Another feature of modern Cambodian life is Karaoke (thank you Japan). As long as it’s in a KTV parlor, who cares? But many people keep one of those things at home and hold regular Karaoke parties. At full blast, that goes without saying, to make sure the neighbors can hear how they can’t hit the right notes.The more the evening advances the shriller the voices become. A pure joy to listen to.

Way back when I came to Cambodia first I didn’t live in a house but stayed at hotels in the city. The dogs I saw on the streets were all of the mangy stray-dog type. I got the impression that Cambodians don’t really care much for dogs since I also knew that a lot of people eat them.

But now with the newfound affluence of certain segments of Cambodian society they keep pet dogs, sometimes also guard dogs, which in the face of the high rate of burglaries and other crimes is understandable. It appears, though, as if many people just buy a dog, keep it fed, and then just leave the dog to its own devices. The dogs see someone walking by the property – well, that must be a potential burglar and they start barking away. It must be a signal for all the other dogs in the neighborhood because all of a sudden they all start barking and howling. During the day, it’s not so bad as there aren’t a lot of people walking around. But come evening, they engage in a virtual barking concert. In gated communities, the guards make their regular rounds during the night. You should just hear the racket that causes. And wait when there is a full moon!

People also seem to think it’s good to let their pets wander around the neighborhood scavenging from trash bins, knocking them over so the contents spill all across the street. Well, it makes it so much easier for the rats.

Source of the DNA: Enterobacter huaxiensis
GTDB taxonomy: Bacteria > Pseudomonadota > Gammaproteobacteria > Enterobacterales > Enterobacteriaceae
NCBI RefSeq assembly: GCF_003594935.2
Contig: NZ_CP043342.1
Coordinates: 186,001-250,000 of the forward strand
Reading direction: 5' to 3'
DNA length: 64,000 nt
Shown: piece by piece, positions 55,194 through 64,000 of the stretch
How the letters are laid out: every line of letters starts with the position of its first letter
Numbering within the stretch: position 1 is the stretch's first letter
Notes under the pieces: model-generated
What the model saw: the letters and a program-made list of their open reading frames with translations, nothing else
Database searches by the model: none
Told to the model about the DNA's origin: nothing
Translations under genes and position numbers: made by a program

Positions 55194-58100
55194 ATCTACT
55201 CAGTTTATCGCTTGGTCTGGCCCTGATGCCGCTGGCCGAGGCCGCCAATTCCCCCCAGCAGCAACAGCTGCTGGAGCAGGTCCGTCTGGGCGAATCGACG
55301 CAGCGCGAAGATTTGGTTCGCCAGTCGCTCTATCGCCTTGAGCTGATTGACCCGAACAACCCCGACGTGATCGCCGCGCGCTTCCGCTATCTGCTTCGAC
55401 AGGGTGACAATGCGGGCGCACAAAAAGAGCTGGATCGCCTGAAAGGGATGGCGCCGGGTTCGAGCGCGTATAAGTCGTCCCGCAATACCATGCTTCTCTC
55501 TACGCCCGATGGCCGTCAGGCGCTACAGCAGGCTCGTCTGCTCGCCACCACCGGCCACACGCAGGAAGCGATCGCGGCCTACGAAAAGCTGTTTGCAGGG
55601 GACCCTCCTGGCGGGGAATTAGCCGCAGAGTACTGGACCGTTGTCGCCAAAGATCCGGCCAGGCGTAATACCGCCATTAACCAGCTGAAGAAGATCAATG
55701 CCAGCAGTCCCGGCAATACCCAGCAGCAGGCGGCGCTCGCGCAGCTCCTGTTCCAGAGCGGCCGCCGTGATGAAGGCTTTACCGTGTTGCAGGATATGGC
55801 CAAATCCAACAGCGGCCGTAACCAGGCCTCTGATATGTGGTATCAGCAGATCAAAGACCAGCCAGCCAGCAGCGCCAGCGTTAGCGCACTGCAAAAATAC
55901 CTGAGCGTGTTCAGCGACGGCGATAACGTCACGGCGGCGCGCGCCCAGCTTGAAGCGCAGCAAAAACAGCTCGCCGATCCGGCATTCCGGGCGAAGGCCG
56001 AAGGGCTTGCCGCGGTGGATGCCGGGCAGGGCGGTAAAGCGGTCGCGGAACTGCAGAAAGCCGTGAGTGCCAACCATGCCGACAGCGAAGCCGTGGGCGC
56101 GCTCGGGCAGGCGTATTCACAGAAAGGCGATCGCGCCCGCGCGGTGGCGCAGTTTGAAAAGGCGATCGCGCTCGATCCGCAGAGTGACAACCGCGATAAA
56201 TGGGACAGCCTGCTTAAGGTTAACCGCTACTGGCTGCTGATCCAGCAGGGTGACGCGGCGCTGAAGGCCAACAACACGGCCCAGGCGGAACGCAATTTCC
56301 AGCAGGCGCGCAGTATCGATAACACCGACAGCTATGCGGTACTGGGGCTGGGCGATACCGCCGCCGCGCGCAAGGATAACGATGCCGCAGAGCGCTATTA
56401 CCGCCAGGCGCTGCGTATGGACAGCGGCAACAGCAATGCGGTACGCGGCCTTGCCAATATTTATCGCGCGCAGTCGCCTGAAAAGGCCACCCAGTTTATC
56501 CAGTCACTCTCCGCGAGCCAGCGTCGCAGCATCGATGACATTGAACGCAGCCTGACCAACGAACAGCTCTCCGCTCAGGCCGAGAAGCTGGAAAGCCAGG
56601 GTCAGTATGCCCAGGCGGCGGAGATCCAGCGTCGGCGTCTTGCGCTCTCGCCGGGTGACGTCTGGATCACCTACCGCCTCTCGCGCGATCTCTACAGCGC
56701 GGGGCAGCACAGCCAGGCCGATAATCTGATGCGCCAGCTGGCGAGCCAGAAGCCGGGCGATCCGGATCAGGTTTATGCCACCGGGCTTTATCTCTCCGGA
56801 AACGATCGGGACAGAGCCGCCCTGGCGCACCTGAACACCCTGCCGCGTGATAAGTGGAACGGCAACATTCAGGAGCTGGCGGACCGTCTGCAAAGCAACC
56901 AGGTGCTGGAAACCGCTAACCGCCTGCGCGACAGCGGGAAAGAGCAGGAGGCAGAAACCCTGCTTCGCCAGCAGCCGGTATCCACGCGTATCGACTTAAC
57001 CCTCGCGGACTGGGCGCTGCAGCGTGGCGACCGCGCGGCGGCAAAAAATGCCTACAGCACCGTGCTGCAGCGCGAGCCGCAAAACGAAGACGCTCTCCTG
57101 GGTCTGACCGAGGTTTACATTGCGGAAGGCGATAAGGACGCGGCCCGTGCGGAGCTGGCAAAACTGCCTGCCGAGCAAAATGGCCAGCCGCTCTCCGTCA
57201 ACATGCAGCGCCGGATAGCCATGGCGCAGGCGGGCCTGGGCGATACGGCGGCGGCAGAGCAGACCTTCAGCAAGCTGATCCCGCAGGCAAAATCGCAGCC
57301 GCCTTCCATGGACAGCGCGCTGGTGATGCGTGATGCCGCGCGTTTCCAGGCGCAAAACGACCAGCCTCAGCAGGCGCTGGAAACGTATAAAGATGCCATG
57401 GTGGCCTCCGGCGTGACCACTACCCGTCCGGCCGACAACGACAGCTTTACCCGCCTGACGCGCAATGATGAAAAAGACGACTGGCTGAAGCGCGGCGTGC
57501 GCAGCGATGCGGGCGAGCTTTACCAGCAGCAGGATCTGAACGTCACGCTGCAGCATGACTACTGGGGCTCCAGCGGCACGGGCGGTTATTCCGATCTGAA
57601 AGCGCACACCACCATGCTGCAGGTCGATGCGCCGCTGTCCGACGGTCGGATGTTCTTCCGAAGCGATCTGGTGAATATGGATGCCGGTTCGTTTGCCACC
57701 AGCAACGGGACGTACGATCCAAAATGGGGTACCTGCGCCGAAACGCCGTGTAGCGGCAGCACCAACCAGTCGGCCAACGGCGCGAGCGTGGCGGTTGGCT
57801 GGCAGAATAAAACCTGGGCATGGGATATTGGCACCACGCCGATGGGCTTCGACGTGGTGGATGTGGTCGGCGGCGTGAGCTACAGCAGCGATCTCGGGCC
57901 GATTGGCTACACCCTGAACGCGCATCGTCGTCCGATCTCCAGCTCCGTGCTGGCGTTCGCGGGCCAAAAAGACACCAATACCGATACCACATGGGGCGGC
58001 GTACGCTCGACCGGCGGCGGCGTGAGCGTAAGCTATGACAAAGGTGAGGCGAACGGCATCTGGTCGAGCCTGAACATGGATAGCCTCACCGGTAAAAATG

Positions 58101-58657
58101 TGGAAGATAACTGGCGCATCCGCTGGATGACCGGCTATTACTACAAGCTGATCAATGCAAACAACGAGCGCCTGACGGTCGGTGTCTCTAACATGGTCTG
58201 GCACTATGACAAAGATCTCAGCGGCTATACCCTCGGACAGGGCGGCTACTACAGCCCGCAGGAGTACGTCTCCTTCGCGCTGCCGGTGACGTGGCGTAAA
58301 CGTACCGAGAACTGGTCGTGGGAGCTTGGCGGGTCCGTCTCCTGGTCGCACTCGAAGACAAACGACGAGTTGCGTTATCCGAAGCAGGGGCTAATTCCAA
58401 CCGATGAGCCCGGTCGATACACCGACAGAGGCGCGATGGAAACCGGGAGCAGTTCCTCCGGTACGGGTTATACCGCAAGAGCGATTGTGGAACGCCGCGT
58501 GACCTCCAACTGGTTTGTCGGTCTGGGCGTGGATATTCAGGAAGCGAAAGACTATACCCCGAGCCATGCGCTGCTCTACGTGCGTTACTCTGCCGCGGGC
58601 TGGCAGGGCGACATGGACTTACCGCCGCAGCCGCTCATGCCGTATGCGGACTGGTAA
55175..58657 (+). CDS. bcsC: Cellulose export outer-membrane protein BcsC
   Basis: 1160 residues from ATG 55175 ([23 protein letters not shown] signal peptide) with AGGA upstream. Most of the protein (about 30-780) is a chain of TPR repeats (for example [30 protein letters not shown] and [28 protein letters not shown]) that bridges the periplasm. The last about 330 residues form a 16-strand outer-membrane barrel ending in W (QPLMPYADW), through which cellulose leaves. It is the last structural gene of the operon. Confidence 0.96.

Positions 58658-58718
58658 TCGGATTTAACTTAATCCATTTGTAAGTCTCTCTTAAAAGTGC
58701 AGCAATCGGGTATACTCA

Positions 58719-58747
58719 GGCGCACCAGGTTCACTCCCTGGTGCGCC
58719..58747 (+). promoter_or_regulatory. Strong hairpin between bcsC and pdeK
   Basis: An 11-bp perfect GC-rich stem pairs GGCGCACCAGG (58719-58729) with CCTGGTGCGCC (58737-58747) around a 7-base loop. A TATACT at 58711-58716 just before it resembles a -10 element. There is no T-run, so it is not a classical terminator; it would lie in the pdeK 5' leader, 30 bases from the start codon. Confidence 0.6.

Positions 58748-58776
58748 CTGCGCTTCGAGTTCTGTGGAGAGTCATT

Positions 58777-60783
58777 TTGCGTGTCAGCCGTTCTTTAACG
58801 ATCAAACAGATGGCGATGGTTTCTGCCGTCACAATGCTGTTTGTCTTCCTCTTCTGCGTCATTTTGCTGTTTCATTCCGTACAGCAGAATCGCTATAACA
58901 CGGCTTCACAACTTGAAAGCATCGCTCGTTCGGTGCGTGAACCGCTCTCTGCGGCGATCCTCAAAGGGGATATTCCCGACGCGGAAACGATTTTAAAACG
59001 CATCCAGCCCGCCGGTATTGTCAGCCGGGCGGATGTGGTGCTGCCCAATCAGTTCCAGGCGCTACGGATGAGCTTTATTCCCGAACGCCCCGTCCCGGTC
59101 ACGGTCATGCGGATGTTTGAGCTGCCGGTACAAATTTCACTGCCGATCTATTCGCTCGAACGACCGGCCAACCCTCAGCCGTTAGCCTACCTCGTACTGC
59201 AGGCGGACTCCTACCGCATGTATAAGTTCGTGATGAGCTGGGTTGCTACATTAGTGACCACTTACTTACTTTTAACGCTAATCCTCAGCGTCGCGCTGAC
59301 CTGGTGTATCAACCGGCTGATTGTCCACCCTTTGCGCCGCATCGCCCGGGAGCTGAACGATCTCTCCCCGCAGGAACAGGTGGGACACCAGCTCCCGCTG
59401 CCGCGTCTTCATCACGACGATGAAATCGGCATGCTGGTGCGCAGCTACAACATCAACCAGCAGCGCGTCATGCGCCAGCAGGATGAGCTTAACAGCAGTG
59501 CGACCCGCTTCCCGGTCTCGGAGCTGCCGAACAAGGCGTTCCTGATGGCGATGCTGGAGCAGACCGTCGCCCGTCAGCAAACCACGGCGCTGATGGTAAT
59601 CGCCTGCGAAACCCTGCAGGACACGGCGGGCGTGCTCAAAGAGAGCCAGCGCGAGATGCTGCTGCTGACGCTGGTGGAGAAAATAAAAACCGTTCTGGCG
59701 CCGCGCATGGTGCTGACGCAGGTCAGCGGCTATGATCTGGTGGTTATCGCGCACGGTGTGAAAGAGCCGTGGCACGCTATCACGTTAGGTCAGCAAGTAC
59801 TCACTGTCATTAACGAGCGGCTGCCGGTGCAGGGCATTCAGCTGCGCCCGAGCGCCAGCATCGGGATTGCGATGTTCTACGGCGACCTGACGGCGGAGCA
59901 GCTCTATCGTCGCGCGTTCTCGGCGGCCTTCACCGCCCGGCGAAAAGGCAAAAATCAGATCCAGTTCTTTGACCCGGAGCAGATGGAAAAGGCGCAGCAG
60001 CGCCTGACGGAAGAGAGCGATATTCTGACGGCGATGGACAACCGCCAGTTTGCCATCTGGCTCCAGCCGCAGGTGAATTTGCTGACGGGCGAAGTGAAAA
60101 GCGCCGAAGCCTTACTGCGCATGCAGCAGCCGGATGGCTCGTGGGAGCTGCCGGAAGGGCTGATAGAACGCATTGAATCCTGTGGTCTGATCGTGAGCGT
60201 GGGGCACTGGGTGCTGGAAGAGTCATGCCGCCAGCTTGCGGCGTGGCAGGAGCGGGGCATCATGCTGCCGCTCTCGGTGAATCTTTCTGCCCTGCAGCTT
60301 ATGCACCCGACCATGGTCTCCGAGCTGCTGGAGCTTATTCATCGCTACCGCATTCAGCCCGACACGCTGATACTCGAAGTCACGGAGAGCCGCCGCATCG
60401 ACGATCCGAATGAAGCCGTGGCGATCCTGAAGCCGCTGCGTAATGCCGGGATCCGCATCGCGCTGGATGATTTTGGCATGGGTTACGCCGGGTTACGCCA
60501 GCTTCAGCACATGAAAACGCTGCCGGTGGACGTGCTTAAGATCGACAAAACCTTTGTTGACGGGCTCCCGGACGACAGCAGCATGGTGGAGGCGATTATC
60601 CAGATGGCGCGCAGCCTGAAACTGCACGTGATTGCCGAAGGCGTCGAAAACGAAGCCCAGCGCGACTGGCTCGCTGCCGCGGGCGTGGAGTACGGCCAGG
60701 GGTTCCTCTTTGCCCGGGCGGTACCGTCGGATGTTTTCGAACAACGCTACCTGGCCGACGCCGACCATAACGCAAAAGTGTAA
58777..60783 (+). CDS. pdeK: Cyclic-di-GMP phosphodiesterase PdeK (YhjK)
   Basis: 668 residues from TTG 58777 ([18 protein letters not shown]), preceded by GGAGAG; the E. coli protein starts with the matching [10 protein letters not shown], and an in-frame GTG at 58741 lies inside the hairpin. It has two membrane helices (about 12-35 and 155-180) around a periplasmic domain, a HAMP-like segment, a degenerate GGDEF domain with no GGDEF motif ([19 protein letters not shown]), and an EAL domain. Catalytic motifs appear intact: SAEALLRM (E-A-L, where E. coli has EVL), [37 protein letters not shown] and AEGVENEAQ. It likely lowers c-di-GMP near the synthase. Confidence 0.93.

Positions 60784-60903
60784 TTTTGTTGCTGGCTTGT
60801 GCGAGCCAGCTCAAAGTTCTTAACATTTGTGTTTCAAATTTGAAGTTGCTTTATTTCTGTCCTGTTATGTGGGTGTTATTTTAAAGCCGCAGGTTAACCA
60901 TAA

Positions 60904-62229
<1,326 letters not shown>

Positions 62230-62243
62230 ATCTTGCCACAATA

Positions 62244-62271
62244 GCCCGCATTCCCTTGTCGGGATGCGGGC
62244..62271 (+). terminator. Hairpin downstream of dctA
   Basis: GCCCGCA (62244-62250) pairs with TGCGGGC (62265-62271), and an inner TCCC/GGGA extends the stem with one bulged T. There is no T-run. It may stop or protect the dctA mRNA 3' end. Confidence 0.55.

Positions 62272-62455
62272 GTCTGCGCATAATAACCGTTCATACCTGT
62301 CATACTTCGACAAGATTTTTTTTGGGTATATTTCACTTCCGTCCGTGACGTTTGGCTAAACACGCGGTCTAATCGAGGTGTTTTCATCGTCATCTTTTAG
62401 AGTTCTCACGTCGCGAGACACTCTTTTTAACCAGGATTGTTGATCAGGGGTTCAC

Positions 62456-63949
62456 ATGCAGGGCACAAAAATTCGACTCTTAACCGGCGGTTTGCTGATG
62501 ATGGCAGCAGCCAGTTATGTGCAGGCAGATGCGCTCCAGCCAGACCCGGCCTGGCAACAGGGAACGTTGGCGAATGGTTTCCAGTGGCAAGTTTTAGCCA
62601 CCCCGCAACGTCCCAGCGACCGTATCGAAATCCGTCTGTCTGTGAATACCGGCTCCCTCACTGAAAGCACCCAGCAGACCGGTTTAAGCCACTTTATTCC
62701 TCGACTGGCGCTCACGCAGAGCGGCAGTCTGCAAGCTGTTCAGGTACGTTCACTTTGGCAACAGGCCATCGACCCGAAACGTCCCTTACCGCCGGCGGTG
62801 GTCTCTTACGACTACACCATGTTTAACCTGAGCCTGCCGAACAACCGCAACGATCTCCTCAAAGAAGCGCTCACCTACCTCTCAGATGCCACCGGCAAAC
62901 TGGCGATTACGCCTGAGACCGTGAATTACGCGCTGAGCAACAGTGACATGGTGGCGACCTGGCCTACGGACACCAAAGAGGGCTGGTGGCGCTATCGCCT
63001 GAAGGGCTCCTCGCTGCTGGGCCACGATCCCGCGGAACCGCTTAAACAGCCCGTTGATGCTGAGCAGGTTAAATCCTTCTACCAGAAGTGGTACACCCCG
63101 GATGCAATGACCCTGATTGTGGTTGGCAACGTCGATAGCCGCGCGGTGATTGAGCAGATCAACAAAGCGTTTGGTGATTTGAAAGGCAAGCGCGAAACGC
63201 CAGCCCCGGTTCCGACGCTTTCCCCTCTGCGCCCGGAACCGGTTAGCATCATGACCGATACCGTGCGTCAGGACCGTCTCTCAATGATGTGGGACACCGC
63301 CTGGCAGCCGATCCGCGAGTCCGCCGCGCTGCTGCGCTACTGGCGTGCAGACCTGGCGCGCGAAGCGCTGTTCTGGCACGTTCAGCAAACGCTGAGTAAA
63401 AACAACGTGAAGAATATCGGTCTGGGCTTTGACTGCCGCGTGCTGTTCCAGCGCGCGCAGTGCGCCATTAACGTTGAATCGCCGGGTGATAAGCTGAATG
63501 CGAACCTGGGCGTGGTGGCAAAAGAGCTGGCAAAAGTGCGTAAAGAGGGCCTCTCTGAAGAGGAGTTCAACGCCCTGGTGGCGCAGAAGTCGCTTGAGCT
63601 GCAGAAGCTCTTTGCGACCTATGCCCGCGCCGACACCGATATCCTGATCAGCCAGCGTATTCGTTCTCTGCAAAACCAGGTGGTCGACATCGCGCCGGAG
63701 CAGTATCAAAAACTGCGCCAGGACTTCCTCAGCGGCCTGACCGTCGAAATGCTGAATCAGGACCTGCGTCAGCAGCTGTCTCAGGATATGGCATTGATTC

And lastly, as I mentioned before, people get up early to avoid the day’s heat for certain things. Some private schools keep really early hours, state schools start at 7. Most private schools run a shuttle service. Sometimes, this leaves the kids with some time while they are waiting for the van to pick them up. Kids being kids, they play a game of some sort, whether it’s kicking the ball, or engage in a running competition or whatever. They are just having fun. Needless to say, they don’t do this quietly. Hey, it’s 5:30, 6 o’clock already. Who’s still in bed at this time? It also seems to be the time when everybody, not only the kids, are in their most communicative mood; they way talk about (what? their dreams?) out on the streets.

Now don’t think it’s any quieter on weekends. Fathers use the early hours to spend some quality time with their little kids on the streets at 6 o’clock in the morning.

Now come 8 o’clock everything is quiet again. Exactly at a time when I usually get up. Sometimes I am thinking maybe I should change my routine and sleep during the day while it is quiet.

Now can all this be called rude? Well, it for sure is a high degree of inconsiderateness, if not outright rudeness. For people who put so much value on saving their face it certainly appears somewhat unbecoming to display this kind of behavior.

On the other hand, Cambodians are traditionally very friendly (to foreigners too), hospitable, helpful, and, yes, courteous. And this is not only to your face but it is part of their nature. So why this inconsiderateness and sometimes outright rudeness? I guess it has to do with their recent past. Culture and civility was eradicated during the Pol Pot years, and the ensuing Communists didn’t pay much heed to civility either. After all, they were a peasant and worker state. So civility which is usually also a sign of a better education still has to take hold in Cambodian society – by and large, at least. In the meantime, personally, I will just have to get away to my countryside retreat more often.